Browse Yin Yoga sequences below. Each class is free to stream. Enjoy the relaxing benefits of Yin Yoga from anywhere! Slow and steady, Yin Yoga sequences usually contain fewer asanas (postures) compared to other types of yoga sequences. These asanas are held for a longer amount of time, leading many practitioners to nickname Yin sequences Slow-ga.

Don’t let the slow and deliberate pace fool you. Yin Yoga presents its own unique challenge, requiring both mind and breath control to carry you through each posture.

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Who Benefits from Yin Yoga?

Yin Yoga is unique. It is not the fast-paced, sweat-drenched yoga found in most Western studios. Rather, Yin Yoga is slow and contemplative. Measured and methodical. For this reason, Yin Yoga makes an excellent complement to most dynamic sports and exercise regimens.

  • Runners and cyclists: Get a deep stretch through the hips and entire backline of the body.
  • Endurance athletes: Practice mental focus and calm while surrendering into “the process” of stretching.
  • Combat sports athletes: Find shoulder, hip, and lower back release to counteract/prevent damage from training and competition.
  • Everyone: Enjoy the peace of being “unplugged” while reversing slumped shoulders and “Tech neck” (from craning forward over your computer/cell phone).

How is Yin Yoga different from other types of yoga?

Yin yoga sequences are deliberate. While other styles of “fitness yoga” make you feel the burn, yin yoga encourages you to feel the mental and physical stretch. As a beginner, you may only hold a Yin Yoga posture for 30 or 45 seconds. Advanced Yin practitioners may hold some postures for several minutes.

Here are a few of the defining characteristics of a Yin Yoga class or sequence:

  • Fewer poses. While some studio classes may work students through 30 or more poses, the typical Yin Yoga sequence has just 5-10.
  • Poses are held for a longer period of time. In Power Yoga classes, a pose might be held for 1 to 5 breaths. In Yin Yoga, poses are held for at least 30 seconds. Advanced practitioners may hold a pose for 5 minutes or more.
  • Yin yoga is passive. It asks the student to surrender fully into the pose.
  • Yin Yoga stretches joints and connective tissue. Unlike most types of Power/Vinyasa Yoga which focus on lengthening and strengthening muscles, Yin focuses on a deeper release throughout the joints and connective tissue. s
  • Yin Yoga is often more contemplative. The slow and gentle nature of this practice often leads to a more introspective experience. And more specifically, Yin Yoga sequences are often used to prime the mind and body for a meditation practice.

Common Yin Yoga Postures

Joints and connective tissue cannot be stretched without first relaxing all the surrounding muscles. To illustrate, try the following:

  1. Take a seat on the floor and extend your legs forward (bend as much as needed);
  2. Reach your arms up, then slowly bend forward;
  3. As you bend forward, gently squeeze the muscles of your buttocks, lower back, and abs;
  4. Finally, release those muscles. Feel the laxity and notice how much further you can stretch.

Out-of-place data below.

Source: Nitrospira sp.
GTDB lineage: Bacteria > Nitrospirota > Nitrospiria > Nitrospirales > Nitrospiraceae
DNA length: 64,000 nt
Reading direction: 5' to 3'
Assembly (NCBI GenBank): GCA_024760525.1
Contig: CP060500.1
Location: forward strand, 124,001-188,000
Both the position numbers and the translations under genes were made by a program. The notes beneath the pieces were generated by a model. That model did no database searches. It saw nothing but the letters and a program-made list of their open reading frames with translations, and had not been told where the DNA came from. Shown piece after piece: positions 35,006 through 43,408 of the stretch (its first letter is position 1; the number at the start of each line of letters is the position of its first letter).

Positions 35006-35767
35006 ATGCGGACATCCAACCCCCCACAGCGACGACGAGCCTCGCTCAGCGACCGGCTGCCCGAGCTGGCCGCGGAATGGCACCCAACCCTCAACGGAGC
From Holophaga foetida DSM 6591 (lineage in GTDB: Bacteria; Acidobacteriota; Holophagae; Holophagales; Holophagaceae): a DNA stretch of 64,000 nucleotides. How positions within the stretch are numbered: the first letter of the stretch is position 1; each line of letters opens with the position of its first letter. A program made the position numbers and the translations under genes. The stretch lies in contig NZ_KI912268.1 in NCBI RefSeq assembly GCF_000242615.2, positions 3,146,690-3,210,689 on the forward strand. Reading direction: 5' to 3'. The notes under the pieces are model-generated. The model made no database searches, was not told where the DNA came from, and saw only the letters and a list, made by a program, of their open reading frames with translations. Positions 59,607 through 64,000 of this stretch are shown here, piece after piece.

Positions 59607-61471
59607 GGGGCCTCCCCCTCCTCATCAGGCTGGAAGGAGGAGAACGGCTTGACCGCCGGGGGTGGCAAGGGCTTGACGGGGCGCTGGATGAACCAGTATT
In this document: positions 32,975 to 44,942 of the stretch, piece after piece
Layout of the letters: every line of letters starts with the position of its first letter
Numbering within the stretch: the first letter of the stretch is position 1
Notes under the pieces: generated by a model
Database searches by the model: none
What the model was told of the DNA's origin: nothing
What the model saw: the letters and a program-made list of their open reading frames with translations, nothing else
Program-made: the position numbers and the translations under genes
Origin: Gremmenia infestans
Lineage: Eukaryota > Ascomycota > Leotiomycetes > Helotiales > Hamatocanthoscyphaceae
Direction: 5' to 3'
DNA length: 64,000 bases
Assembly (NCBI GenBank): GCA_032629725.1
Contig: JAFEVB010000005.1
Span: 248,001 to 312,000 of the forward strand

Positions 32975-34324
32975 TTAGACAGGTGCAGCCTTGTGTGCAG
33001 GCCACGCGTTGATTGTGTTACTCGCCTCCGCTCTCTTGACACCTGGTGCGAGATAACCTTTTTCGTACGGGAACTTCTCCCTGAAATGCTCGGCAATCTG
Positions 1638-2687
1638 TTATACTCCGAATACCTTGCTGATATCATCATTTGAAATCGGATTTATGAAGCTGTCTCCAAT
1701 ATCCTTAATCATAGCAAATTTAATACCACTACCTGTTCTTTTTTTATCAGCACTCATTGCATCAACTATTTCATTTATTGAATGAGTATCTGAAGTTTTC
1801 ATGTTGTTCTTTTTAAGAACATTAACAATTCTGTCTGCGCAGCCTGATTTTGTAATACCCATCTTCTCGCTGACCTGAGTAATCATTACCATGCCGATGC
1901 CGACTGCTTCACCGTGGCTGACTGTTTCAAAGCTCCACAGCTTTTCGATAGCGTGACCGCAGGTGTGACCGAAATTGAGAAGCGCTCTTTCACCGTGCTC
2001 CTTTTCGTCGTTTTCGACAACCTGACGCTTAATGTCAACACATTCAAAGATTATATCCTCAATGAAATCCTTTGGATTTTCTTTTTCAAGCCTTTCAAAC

This simple example demonstrates the difference between Yin Yoga and other more “active” styles. The lesson: Yin Yoga postures are inherently “relaxed” to encourage the joints and connective tissues to spread.

In this way, not all yoga postures can be Yin postures. Instead, Yin postures include only those that can be performed in a relaxed manner. These include:

  • Seated postures like Seated Forward Fold and Wide Legged Seated Forward Fold.
  • Supported postures like Supported Bridge Pose and Supported Supine Twist.
  • Wall postures like Legs Up the Wall.

So, if you already have a yoga practice but want to give Yin a try, consider how you may (or may not) be able to convert your favorite postures into “Yin” postures. For anyone who is just starting out, we have a variety of Yin Yoga sequences that are free to stream online. They include Yin Yoga Poses for Hips, Yin Yoga for Anxiety, Yin Yoga for Depression, and more.

Common Yin Yoga Sequencing

There are many ways to develop a Yin Yoga sequence. Everyone will have their own sequence, based on their needs and goals. One of the best things about sequencing this type of class is that it can easily be customized to address a variety of specific needs. From alleviating anxiety to improving sport-specific mobility, the possibilities are vast.

Below are just a few of the components a Yin Yoga sequence may have:

  • Integration: This refers to the very beginning of class. Often, a class will begin with a cue, posture, or breathing exercise that helps students arrive into the present moment.
  • Intention: Sometimes, an intention will be set for the class.
  • Relaxation: Breath work or body movements might be used to relax the muscles of the body. This is particularly important for Yin Yoga sequences, as muscle tension can prevent a deep stretch.
  • Asanas: The core of every Yin Yoga sequence is the asana portion. These are the 5-10 poses that are used to deeply stretch the muscles, joints, and connective tissues. Each asana can be held for anywhere from 45 to 300 seconds or more. Focus on breath and intention during this portion of the class is key.
  • Meditation: Most classes will end with a short Savasana, or Corpse Pose, similar to other Power/Vinyasa based classes. However, Yin Yoga was originally developed to prepare the body for traditional meditation (usually lasting an hour or more).

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